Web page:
Estimated dispatch 7-14 working days
  • £20.00

    Edward Gregson: Music of the Angels, for Symphonic Brass and Percussion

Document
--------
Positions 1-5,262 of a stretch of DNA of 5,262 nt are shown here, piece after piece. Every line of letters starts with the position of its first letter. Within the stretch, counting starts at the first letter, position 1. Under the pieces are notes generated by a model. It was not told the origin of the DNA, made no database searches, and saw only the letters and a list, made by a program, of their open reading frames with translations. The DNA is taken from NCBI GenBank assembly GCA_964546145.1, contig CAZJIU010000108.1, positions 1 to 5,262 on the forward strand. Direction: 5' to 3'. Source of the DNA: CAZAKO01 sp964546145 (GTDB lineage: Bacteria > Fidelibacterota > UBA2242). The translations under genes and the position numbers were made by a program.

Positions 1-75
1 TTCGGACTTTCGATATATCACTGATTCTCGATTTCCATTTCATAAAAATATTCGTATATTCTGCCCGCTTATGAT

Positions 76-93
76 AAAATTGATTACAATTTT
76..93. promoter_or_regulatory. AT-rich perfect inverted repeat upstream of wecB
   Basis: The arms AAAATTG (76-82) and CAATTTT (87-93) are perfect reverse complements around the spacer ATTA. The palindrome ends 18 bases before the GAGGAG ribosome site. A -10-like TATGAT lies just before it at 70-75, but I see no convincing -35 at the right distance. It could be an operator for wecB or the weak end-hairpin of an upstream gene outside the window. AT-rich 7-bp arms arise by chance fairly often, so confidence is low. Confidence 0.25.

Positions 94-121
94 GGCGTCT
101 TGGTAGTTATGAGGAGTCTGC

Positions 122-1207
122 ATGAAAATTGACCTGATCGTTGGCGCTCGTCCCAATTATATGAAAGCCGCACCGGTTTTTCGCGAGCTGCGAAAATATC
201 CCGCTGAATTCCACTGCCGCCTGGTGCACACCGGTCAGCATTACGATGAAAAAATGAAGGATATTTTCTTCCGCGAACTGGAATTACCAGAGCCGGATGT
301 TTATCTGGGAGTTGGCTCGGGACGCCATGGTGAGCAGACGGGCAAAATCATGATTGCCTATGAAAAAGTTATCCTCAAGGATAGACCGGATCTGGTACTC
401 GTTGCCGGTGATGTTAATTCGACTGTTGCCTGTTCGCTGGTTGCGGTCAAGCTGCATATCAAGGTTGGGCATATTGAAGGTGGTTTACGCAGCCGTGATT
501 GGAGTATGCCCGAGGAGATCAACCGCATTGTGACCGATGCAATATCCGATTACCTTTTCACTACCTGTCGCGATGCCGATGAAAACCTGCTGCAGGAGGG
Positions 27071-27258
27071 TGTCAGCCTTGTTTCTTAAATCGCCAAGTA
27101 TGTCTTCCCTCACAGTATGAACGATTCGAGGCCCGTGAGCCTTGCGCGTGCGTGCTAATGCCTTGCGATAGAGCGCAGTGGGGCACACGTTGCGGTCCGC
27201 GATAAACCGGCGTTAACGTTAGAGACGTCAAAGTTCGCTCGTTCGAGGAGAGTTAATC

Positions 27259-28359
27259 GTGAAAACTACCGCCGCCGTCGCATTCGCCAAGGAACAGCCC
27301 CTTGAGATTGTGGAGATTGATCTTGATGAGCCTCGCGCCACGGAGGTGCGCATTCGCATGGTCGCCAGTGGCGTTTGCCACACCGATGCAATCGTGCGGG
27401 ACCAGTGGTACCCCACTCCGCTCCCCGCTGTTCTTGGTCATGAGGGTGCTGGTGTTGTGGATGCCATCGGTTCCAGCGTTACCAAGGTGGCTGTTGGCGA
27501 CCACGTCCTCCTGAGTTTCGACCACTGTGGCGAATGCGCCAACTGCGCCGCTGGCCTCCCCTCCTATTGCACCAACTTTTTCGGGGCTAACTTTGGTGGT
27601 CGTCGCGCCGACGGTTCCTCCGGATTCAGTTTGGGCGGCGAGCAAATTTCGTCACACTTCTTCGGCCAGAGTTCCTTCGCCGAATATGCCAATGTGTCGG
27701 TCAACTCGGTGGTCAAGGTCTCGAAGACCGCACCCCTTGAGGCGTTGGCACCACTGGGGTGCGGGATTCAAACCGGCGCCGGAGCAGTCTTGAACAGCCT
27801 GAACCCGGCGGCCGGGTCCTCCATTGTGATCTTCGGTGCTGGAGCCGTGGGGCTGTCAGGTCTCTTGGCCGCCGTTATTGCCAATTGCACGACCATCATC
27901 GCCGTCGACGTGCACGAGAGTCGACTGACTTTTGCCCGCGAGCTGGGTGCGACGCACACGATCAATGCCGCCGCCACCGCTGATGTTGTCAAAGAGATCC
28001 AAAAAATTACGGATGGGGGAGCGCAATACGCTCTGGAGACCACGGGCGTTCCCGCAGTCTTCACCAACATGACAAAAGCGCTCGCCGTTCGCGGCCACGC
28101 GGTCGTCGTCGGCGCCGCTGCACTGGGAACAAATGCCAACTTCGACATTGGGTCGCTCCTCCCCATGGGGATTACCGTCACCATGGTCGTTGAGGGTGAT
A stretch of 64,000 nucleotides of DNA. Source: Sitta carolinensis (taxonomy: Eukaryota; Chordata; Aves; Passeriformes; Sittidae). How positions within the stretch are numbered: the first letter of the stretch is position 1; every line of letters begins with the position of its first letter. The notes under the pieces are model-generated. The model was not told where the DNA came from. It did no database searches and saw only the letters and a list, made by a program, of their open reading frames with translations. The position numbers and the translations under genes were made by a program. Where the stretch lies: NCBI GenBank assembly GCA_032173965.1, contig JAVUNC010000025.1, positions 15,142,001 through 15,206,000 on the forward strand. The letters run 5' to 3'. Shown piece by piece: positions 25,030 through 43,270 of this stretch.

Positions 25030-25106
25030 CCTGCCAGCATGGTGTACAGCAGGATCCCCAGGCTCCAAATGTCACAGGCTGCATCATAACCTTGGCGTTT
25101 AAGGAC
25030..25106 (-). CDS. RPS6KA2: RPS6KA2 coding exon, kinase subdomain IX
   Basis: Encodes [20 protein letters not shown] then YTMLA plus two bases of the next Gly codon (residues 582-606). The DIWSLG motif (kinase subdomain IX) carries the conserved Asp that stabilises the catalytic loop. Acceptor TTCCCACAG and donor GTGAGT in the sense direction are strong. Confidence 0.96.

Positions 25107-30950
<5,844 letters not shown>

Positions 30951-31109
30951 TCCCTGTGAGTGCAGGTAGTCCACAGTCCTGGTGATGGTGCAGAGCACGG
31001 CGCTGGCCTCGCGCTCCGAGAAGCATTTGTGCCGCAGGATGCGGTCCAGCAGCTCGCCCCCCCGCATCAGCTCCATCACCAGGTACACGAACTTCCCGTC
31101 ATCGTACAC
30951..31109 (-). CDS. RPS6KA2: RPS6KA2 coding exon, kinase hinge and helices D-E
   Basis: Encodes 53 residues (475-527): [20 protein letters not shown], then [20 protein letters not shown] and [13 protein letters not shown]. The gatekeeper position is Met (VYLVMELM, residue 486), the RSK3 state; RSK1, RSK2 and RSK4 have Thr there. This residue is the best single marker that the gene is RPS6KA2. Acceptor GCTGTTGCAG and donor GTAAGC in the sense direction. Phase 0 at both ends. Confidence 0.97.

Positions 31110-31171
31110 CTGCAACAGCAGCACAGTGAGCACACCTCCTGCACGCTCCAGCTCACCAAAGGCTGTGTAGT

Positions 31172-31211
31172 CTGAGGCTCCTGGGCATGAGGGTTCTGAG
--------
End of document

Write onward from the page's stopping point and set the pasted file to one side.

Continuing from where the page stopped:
DescriptionProgramme NoteMusic of the Angels is a dramatic work of some 16 minute's duration, scored for a large symphonic brass ensemble, including seven trumpets, and percussion. The percussion section deploys 'dark' instruments such as three tam-tams, a bass drum and two sets of timpani.The title of the work is based on a quotation from the Book of Revelations:And I saw the seven angels which stood before God; and to them were given seven trumpetsThus, the idea behind the work is a dramatic one and the composer has emphasised this by the partial spatial arrangement of the ensemble, with six solo trumpets standing centre stage, but behind the main ensemble, and the seventh trumpet off-stage throughout.The work opens with a four-note motif, dominant throughout the work, announced initially by four off-stage horns and answered by fanfare figures on four solo trumpets. Then in turn each of the first four solo trumpets announce their own cadenzas before joining together, independently playing their own music. This reaches an intense climax before subsiding into slow music which might be described as a Kyrie eleison - a lament for humanity - a cantilena for flugel horn and euphonium, accompanied by trombones. The drama soon returns with the entry of trumpets 5 and 6, playing music that is fast, more urgent and foreboding, and describing in musical terms the horsemen of the Apocalypse.At the climax of this section trumpet 7 enters dramatically, representing the words of the seventh angel ... and time shall be no more. The opening four-note motif is here transformed into a cadenza of epic proportions, to the partial accompaniment of three tam-tams (representing the Holy Trinity). The ensuing scherzo, scored for the ensemble, is fast and furious, but despite the somewhat desolate mood of this music (briefly interrupted by the re-appearance of trumpet 7), it slowly moves towards a more optimistic conclusion, transforming the 'lament for humanity' music into an affirmative and triumphant climax.This work has been commercially recorded on a critically acclaimed CD from London Brass on the Chandos label, available HERE.For more information on Edward Gregson's music please visit the composer's website: www.edwardgregson.com